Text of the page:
Numerous independent scientific information demonstrates how this strategy is flawed and only useful for photos of the current rulers. Community-based strategies, with participation and social mobilization, give better results in the face of the imminence of epidemics. (7,8,9) The measures that make it possible to defeat the disease are linked to social justice and equity. Clearly, the social sectors affected by dengue and Zika are the poorest and most deprived of services and rights.

At some very specific moments, massive spraying of inhabited areas may be recommended, but its effects are limited to reducing the number of adult mosquitoes for 2 or 3 days, which can be useful when the coldest days arrive, remember that with less than 23 ° C Aedes is immobilized and does not reproduce or feed.

Controlled applications around the residence of the first cases (focus control) are useful in reducing the advance of the epidemic, but mass spraying of entire cities requires a health cost analysis (damage to human health and the ecosystem) vs health benefit ( control and mitigation of the epidemic) that is not justified in any “sanitary” way, although it is used by governments and the hegemonic press to simulate that they take measures to defend people's health.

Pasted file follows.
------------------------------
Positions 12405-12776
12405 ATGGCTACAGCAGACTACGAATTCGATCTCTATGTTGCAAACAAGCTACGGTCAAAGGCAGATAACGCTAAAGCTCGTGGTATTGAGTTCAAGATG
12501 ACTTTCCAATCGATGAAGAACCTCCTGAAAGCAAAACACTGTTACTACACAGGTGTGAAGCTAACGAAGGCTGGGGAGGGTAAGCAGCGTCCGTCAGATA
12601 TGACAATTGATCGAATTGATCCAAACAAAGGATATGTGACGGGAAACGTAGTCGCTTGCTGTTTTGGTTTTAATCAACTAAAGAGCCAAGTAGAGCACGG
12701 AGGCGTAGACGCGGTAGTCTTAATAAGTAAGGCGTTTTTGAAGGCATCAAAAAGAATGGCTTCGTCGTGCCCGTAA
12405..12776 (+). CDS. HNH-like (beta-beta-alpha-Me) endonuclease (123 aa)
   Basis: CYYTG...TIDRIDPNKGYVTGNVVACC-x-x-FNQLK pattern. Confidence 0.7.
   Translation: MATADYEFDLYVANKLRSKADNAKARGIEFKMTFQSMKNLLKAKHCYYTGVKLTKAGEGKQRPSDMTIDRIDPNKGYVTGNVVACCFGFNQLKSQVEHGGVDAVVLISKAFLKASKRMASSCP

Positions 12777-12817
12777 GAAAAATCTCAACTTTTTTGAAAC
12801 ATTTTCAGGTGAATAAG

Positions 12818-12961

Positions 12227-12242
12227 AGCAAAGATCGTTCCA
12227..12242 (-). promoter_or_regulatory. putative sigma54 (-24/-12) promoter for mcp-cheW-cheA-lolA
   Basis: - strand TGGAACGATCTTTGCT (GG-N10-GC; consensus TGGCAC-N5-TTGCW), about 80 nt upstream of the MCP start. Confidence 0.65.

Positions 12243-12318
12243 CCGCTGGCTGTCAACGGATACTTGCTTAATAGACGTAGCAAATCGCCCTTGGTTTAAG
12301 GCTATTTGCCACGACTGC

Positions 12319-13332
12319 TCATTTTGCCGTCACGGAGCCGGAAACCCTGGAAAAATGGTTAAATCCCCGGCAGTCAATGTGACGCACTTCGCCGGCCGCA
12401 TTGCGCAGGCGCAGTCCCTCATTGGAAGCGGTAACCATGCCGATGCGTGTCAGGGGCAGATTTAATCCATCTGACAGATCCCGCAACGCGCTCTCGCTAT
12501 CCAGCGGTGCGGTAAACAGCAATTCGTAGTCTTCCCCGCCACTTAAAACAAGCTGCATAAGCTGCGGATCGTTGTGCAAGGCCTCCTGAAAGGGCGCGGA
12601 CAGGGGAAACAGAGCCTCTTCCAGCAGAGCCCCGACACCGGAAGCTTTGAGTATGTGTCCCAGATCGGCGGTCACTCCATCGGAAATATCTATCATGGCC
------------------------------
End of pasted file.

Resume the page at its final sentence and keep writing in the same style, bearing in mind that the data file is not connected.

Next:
Our experience of the Dengue epidemic in Córdoba in 2009, where we participated directly, showed that the distribution of cases corresponded to the same distribution of infant mortality in 2007 and to the distribution of the population with greater unsatisfied basic needs, that is: lack of housing, work, education and health, which can be seen in the attached maps.


Mass spraying does not solve the problem, it is just generating a business within the problem.

New strategy: transgenic mosquitoes (new business)

Within this framework, a new health intervention strategy is inscribed in Brazil, which they will try to expand to the entire region: transgenic mosquitoes.

The Oxitec company of England sells male transgenic mosquitoes supposedly to reduce the Aedes population. These mosquitoes undergo the insertion of a lethal gene that is transmitted to the offspring causing the death of the larvae if it is not blocked by an antibiotic (tetracycline).

The goal is to release millions of male mosquitoes that mate with wild females and that the eggs of these females generate larvae that will die spontaneously. (10,11)